I am a 19 yr. old female with a healthy back round and no history of surgeries, diseases, or genetical problems. i have had an awful abdominal pain and was recenly admitted to the local E.R. where they did lab, urine specimen, g-bladder ultrsound, pelvis ultrsound, vgnal ultrsound, 2 pelvic exams through my vagina, and a catscan before adn after the dye injection! but nothing showed to be wrong or out of place, the dr.s actually told me everything looked perfectly normal and all tests negative. the only thing they did find was that my white blood cell count was at 22000! so they know i have an infection or my body is trying to fight something somewhere! ... but they could not pin point it! they sent me home with only an intravaneous antibiotic and ibuprofin for the pain! but still no answer and i was in pain and could barely stand to walk! ... they said i was to go in 2-3 days later to get the second antibiotic dose and to re-do blood work to check the white blood cell count! and if it is still high they want to do immediate open abdominal exploratory surgery! ... it is now 24 hrs. after i have been sent home and still in pain and not any better! ... i am worried to just let them go inside and look for anything becasue the dr. at the e.r. told me even then after surgery its not a guarantee theyll find anything! ... dont know what else to do!( i am trying to find an answer some where before having to get surgery!!! does anyone have an explanation?
Welcome to the MedHelp forum!
If you have a high WBC count with abdominal pain then the first thing to be ruled out is UTI. A urine sample should be tested. Next is to rule out hepatitis and pancreatitis by liver function test, serum amylase and lipase. Third is to rule out inflammation of gut (if you have gas or constipation or loose stool). It can also be gut or genital tuberculosis or infection. Discuss these possibilities with your treating doctor.
Hope this helps. Please let me know if there is any thing else and do keep me posted. Take care!
there are other tests they can do before they do surgery, which i would consider to be last resort.
Exams and tests
While the history and physical examination are vitally important in determining the cause of abdominal pain, testing often is necessary to determine the cause.
Laboratory tests. Laboratory tests such as the complete blood count (CBC), liver enzymes, pancreatic enzymes (amylase and lipase), and urinalysis are frequently performed in the evaluation of abdominal pain.
An elevated white count suggests inflammation or infection (as with appendicitis, pancreatitis, diverticulitis, or colitis).
Amylase and lipase (enzymes produced by the pancreas) commonly are elevated in pancreatitis.
Liver enzymes may be elevated with gallstone attacks.
Blood in the urine suggests kidney stones.
When there is diarrhea, white blood cells in the stool suggest intestinal inflammation. Plain X-rays of the abdomen. Plain X-rays of the abdomen also are referred to as a KUB (because they include the kidney, ureter, and bladder). The KUB may show enlarged loops of intestines filled with copious amounts of fluid and air when there is intestinal obstruction. Patients with a perforated ulcer may have air escape from the stomach into the abdominal cavity. The escaped air often can be seen on a KUB on the underside of the diaphragm. Sometimes a KUB may reveal a calcified kidney stone that has passed into the ureter and resulted in referred abdominal pain or calcifications in the pancreas that suggests chronic pancreatitis.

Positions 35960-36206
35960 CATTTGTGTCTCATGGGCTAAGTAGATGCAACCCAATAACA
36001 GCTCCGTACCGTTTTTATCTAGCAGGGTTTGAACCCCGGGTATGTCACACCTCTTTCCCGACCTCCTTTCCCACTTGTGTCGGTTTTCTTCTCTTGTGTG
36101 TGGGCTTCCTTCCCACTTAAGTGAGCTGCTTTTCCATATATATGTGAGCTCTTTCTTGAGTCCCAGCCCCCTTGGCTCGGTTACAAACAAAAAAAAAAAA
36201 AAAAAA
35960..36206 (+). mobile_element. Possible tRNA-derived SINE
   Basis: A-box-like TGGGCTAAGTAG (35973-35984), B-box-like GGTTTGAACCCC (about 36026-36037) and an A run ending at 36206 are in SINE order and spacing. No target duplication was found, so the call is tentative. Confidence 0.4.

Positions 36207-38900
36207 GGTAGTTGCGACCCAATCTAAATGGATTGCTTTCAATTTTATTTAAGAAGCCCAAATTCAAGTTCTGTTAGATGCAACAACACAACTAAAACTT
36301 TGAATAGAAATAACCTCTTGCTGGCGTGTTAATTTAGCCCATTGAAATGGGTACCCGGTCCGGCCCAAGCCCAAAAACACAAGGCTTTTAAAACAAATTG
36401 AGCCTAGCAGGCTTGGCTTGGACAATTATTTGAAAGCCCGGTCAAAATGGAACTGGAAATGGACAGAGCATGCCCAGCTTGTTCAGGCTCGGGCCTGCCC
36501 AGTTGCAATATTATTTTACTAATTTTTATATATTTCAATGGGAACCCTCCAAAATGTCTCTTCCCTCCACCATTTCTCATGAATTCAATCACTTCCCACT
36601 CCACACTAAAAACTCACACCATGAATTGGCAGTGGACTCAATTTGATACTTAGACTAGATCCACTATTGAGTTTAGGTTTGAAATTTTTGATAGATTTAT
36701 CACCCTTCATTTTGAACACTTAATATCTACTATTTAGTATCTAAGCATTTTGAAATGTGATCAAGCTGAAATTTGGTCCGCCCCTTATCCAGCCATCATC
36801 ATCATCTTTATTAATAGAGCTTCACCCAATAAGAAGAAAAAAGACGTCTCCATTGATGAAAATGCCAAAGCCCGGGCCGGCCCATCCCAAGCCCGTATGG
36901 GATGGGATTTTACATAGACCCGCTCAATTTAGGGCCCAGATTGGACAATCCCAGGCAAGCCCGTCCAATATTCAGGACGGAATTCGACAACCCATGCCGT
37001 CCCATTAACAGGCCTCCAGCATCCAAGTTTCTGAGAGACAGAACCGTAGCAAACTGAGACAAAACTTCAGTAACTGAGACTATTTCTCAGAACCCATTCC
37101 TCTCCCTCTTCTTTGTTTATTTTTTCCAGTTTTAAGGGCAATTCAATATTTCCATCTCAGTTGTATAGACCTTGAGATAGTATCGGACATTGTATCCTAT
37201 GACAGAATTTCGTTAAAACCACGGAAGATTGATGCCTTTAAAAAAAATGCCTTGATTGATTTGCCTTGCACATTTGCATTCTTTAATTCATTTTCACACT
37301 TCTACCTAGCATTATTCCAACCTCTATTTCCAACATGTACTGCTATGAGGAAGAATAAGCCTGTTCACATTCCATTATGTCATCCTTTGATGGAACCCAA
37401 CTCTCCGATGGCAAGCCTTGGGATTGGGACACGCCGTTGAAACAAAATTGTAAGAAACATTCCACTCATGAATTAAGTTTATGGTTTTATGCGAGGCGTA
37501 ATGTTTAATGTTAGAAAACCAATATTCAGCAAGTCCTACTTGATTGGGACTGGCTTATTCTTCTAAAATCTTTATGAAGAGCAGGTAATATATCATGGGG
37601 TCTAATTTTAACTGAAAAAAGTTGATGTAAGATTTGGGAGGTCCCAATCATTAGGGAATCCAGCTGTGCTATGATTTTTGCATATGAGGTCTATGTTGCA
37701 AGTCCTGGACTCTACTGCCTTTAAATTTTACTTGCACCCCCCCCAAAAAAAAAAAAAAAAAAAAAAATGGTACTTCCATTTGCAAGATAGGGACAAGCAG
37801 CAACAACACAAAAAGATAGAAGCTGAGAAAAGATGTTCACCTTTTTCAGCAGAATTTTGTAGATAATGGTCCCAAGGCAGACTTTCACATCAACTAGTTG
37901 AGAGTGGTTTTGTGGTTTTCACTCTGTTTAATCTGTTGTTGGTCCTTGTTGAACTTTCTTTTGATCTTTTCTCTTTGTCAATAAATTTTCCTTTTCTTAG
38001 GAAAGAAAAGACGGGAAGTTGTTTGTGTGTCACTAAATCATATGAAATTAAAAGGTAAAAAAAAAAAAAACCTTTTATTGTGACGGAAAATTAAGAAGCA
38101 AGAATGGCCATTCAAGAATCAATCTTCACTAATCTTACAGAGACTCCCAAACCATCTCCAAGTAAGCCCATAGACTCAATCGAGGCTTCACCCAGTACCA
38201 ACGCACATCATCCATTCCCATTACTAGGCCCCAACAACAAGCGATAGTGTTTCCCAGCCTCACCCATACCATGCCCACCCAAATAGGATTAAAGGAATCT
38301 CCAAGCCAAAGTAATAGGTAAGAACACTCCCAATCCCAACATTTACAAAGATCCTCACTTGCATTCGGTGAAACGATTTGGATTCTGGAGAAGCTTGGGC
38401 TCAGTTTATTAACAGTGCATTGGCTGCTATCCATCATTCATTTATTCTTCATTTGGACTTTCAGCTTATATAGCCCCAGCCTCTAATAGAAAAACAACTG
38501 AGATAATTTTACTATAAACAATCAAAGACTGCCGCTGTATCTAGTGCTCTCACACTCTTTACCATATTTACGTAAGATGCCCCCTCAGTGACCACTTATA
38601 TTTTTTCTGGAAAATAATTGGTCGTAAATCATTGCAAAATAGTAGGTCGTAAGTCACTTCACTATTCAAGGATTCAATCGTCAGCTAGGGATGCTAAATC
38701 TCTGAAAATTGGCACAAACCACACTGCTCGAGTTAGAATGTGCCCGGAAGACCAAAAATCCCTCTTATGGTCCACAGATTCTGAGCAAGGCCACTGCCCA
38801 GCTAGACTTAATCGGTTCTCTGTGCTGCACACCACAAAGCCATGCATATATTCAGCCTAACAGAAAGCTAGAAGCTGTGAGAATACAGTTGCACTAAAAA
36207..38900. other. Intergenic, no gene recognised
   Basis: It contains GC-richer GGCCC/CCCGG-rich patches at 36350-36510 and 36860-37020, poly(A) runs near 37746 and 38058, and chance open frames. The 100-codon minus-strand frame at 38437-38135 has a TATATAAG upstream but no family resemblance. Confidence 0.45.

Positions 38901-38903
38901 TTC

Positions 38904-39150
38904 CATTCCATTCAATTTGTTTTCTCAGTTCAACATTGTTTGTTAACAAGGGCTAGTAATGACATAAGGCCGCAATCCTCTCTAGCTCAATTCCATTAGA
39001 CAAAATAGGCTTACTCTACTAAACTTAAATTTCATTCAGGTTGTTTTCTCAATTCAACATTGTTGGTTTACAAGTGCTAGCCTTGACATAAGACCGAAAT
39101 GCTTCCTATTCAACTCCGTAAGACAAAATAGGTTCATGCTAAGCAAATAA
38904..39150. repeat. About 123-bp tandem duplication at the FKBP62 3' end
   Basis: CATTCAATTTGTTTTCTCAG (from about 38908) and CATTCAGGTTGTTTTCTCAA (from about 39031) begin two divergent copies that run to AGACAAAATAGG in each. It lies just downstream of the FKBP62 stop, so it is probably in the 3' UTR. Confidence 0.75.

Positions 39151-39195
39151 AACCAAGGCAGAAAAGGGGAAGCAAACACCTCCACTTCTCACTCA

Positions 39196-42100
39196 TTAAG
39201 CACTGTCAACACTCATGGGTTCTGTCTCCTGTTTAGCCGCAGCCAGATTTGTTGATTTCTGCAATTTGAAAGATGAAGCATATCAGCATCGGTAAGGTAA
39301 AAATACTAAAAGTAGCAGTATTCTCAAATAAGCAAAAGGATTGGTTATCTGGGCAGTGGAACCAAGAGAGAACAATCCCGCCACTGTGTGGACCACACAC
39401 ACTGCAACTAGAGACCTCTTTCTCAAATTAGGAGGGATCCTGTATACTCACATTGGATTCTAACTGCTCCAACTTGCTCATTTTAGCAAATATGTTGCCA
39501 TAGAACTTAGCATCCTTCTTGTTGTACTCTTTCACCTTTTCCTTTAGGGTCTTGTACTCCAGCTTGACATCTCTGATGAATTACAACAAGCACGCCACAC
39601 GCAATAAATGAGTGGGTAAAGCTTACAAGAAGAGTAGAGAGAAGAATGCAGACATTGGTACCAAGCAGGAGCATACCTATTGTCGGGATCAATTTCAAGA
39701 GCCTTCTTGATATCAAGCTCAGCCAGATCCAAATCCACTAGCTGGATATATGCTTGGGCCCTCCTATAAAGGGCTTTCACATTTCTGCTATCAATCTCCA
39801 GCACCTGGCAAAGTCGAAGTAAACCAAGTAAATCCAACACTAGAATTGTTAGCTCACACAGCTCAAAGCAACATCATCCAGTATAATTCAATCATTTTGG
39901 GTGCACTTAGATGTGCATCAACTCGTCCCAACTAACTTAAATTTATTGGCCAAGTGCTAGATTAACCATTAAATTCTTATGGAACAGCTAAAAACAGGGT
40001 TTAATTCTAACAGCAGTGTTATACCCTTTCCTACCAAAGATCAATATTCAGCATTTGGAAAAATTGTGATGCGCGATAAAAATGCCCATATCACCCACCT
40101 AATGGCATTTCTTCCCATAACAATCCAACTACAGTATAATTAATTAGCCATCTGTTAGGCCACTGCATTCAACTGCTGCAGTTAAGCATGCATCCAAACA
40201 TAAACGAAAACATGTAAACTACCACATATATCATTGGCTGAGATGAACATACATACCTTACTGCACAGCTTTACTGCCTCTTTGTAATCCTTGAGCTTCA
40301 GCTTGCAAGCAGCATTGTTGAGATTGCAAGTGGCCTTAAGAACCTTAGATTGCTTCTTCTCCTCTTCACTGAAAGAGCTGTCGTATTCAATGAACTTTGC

Abdominal ultrasound is useful in diagnosing gallstones, cholecystitis appendicitis, or ruptured ovarian cysts as the cause of the pain.
Computerized tomography (CT) of the abdomen is useful in diagnosing pancreatitis, pancreatic cancer, appendicitis, and diverticulitis, as well as in diagnosing abscesses in the abdomen. Special CT scans of the abdominal blood vessels can detect diseases of the arteries that block the flow of blood to the abdominal organs.
Magnetic resonance imaging (MRI) is useful in diagnosing many of the same conditions as CT tomography.
Barium X-rays of the stomach and the intestines (upper gastrointestinal series or UGI with a small bowel follow-through) can be helpful in diagnosing ulcers, inflammation, and blockage in the intestines.
Computerized tomography (CT) of the small intestine can be helpful in diagnosing diseases in the small bowel such as Crohn's disease.
Capsule enteroscopy, a small camera the size of a pill swallowed by the patient, can take pictures of the entire small bowel and transmit the pictures onto a portable receiver. The small bowel images can be downloaded from the receiver onto a computer to be inspected by a doctor later. Capsule enteroscopy can be helpful in diagnosing Crohn's disease, small bowel tumors, and bleeding lesions not seen on x-rays or CT scans. Endoscopic procedures.
Esophagogastroduodenoscopy or EGD is useful for detecting ulcers, gastritis (inflammation of the stomach), or stomach cancer.
Colonoscopy or flexible sigmoidoscopy is useful for diagnosing infectious colitis, ulcerative colitis, or colon cancer.
Endoscopic ultrasound (EUS) is useful for diagnosing pancreatic cancer or gallstones if the standard ultrasound or CT or MRI scans fail to detect them.
Balloon enteroscopy, the newest technique allows endoscopes to be passed through the mouth or anus and into the small intestine where small intestinal causes of abdominal pain or bleeding can be diagnosed, biopsied, and treated. Surgery. Sometimes, diagnosis requires examination of the abdominal cavity either by laparoscopy or surgery.
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